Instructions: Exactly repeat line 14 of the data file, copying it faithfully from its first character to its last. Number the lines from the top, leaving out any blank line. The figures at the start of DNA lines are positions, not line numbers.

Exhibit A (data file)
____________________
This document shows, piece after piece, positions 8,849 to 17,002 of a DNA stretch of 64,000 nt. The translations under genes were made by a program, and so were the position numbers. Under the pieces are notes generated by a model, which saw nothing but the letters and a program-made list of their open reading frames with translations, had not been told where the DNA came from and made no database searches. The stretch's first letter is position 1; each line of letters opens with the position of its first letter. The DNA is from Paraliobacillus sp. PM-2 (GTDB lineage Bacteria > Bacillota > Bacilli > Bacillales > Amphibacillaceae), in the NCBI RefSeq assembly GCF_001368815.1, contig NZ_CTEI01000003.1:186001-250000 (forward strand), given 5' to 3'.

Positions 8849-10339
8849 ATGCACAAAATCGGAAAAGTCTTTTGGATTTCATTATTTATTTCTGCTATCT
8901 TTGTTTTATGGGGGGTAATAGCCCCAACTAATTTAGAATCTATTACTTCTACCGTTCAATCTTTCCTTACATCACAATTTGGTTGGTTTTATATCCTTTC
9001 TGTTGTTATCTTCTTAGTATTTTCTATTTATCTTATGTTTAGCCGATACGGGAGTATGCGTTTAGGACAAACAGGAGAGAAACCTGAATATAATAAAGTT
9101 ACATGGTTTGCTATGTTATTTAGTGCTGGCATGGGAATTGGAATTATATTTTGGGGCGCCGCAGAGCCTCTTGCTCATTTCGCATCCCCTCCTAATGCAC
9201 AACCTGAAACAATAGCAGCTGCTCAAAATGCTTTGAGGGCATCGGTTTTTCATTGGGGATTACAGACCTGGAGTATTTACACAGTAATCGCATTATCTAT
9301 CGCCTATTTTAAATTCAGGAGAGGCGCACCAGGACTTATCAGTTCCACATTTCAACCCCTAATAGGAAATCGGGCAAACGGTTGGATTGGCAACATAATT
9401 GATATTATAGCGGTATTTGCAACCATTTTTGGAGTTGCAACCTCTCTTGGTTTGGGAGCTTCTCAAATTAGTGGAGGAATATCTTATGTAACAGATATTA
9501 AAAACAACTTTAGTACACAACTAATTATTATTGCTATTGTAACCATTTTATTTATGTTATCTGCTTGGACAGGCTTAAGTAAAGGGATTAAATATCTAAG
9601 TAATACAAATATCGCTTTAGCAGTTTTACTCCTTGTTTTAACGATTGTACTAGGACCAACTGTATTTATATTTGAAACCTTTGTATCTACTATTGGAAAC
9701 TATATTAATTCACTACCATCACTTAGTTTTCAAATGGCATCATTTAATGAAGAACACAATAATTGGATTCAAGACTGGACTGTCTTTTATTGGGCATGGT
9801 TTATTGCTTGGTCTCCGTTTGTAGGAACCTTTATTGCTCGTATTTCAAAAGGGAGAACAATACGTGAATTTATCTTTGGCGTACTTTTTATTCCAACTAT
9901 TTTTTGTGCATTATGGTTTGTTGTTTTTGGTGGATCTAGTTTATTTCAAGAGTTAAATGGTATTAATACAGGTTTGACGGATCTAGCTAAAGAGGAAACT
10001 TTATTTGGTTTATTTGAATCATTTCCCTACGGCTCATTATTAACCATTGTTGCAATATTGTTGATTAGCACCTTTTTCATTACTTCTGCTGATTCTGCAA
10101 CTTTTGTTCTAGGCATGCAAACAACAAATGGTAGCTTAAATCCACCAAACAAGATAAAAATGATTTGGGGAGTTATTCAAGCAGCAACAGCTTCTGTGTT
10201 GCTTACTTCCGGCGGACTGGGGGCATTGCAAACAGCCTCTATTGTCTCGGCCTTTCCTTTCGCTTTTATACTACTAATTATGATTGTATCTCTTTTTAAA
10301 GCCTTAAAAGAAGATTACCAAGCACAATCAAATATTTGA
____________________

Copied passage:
9901 TTTTTGTGCATTATGGTTTGTTGTTTTTGGTGGATCTAGTTTATTTCAAGAGTTAAATGGTATTAATACAGGTTTGACGGATCTAGCTAAAGAGGAAACT